We took a helicopter tour as part of one of the cruise ship excursions over the lava flows. It was really cool when we took off. The helicopter just went up and swooped. We got to see hot glowing lava and steam coming out of the volcano cone (photo 3)
Also on the tour the guide showed us this guys house (photo 2) that he opened as a bed and brekfast AFTER the roads surrounding his house were closed due to lava flows. The only way to get to his house is by foot or helicopter.
Apparently there used to be helicopter tours from inside the park itself, but the NPS shut them down because of safety concerns.
The ship called this the Circle of Fire plus Waterfalls Excursion. A cost from the ship for an adult was $259.00 and that included transportation from the ship. Booking on the internet it would only cost $ 182.95 including all Taxes and Fees
Tour the most geologically active environment on earth-the famous Kilauea volcano, which has been continuously erupting since 1983. Tour emphasis is on the most current areas of volcanic activity. View lava flows and black sand beaches. See tropical rain forests and cascading waterfalls while learning about the history and culture of Hawaii.
I understand that there used to be helicopter tours right from the park, but they are no longer available as there were safety concerns. The tour I booked from the cruise ship left from the Hilo airport.
Since we didn't do the Tora Tora Tora tour where black clothing was suggested for lack of reflection, I wore black for this one. I was right to wear dark clothing, but we still had reflections fom the PFD packs and some parts of the helicopter. Also it was raining off and on and the windows got raindrops on them.
After breakfast, we went out on the pier to meet with our group. While we waited there was electric ukulele music (very loud) and hula dancing. A black dude came into the terminal and weighed us on a scale. The rules said that if you were over 250 lbs that you would be charged extra. My grandson weighed 85 lbs - less than I had guessed (I guessed 100 lbs) and I was more than I had put down (but of course I'm usually weighing in the morning before breakfast when nude), but not over 250 lbs.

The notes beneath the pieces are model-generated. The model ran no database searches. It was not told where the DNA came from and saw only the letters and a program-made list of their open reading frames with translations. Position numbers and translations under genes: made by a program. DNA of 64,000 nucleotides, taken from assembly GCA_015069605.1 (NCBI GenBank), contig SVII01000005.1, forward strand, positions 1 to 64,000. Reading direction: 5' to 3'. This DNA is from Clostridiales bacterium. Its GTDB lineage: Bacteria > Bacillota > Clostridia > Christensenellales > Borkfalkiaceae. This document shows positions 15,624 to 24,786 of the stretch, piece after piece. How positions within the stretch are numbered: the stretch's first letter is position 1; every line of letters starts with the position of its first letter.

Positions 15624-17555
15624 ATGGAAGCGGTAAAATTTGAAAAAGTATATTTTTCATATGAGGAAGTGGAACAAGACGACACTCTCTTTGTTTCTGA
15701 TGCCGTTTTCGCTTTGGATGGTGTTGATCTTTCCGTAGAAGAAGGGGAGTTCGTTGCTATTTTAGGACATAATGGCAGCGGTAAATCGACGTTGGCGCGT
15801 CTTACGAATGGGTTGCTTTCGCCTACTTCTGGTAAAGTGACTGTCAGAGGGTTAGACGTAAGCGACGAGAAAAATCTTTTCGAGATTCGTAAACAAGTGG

Then we got into a van and they drove us to the airport. We walked to the Blue Sky Helicopter place and they gave us a safety briefing and handed out the little life preserver/fanny pack. I couldn't get mine on because it had been put away wrong.
We were lined up in groups - my grandson and I were in the first group - he was #3 and I was #4. Two of the others were two women from Australia, and there was also a young couple. They walked us out to our helicopter - they took me on a golf cart. It was raining and we got wet. Our pilot was Julie. The young couple sat in the back on the right side, and we sat on the left side with my grandson next to the window. Julie took off and flew toward the volcano. There were raindrops on the windows and there was a rainbow out the right side.
We could see where the lava had flowed and left islands of trees and steam from where the hot lava hit the edge of the ocean (photo 5). Because it was cloudy, we could see the red glow from the lava around the edges of the flow (photo 3). We flew over the house of the man who wouldn't evacuate, and also around the edge of the crater with steam coming out. We saw the smooth shiny new lava (which has more silica content) and the orange sulfur and iron deposits.
My grandson got some really good photos (he was next to the window).
Then Julie flew over some waterfalls on the river (photo 2) - some of them you can't get to by land. At the end, Julie took a photo of us with my camera, and they also had cameras in the helicopter which showed where we went and had Julie's narrative.
We got back to the airport - the sun was out but I was still a little damp around the edges from the rain earlier. I got a ride on the golf cart back to the gate. I ordered the DVD of our ride (one for him and one for me).
About a one hour tour from Hilo. In this photo you see fresh lava being cooled by the water.
This is how the Big Island getting bigger as new land is being born.
There are several helicopter companies operating - the pilots are highly skilled and professional, many with prior military experience.
Afterward, we also received a souvenier video of a heli tour over volcano.
About a one hour tour from Hilo. The photo below is the closest we came. You could smell something sulphurous! Our guide and pilot informed us that the cooling lava makes a sound such as shattering glass, though we can't hear it due to the loudness of the heli, and the fact that we communicate via speakers on headphones.